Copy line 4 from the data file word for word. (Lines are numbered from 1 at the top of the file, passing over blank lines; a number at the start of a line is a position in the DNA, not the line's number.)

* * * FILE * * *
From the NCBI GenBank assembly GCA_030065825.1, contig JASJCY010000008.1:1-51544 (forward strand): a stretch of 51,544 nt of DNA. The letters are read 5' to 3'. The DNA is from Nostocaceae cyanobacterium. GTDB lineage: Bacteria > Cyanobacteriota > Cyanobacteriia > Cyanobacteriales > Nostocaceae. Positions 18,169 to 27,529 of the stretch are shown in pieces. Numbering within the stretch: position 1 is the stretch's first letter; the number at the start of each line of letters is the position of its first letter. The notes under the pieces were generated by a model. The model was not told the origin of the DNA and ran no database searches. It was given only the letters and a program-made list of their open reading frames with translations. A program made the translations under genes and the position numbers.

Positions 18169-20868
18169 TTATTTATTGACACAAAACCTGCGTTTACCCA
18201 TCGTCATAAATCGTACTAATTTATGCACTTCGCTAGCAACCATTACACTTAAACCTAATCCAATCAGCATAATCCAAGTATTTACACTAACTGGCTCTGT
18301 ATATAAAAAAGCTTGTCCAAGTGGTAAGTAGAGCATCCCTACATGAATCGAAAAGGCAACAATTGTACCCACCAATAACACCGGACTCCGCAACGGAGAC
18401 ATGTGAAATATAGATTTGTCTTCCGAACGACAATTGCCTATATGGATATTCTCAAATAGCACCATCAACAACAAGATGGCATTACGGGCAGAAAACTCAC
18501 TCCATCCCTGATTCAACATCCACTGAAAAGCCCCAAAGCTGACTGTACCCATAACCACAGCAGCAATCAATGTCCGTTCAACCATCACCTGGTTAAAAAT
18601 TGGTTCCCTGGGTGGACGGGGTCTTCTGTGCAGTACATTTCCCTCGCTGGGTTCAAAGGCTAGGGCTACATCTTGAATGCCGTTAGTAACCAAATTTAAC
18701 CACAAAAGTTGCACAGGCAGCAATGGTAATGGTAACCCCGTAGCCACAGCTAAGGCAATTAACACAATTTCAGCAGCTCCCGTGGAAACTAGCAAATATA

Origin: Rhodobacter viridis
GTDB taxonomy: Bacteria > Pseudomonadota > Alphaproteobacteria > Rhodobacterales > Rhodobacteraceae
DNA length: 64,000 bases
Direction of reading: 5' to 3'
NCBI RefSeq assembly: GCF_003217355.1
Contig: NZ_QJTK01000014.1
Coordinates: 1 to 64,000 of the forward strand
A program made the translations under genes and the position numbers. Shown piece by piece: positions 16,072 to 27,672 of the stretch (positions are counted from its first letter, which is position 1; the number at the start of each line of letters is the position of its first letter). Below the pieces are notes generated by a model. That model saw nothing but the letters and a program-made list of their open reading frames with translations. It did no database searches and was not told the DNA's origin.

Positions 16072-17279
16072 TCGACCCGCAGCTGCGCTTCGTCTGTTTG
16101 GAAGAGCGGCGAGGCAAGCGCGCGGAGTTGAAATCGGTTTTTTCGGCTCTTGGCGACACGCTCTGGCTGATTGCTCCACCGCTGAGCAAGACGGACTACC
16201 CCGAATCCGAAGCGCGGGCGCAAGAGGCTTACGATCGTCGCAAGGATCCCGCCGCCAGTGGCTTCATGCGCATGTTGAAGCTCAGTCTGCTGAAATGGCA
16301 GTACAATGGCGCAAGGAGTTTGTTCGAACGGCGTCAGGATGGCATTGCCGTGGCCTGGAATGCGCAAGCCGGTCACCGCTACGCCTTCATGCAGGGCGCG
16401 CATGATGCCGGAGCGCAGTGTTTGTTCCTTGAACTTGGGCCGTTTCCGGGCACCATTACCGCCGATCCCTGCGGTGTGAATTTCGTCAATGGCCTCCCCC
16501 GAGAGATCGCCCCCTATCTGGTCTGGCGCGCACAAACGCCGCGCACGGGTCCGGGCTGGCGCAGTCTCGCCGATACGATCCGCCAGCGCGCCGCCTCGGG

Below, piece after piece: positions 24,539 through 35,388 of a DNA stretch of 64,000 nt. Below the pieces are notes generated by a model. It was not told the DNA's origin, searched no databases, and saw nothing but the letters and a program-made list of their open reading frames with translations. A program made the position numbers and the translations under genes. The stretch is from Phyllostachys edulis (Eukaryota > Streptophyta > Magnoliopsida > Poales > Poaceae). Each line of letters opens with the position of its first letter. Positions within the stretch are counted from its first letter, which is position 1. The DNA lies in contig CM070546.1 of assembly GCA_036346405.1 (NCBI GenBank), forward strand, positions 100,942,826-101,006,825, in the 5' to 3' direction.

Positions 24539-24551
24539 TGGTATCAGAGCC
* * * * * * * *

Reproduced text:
18201 TCGTCATAAATCGTACTAATTTATGCACTTCGCTAGCAACCATTACACTTAAACCTAATCCAATCAGCATAATCCAAGTATTTACACTAACTGGCTCTGT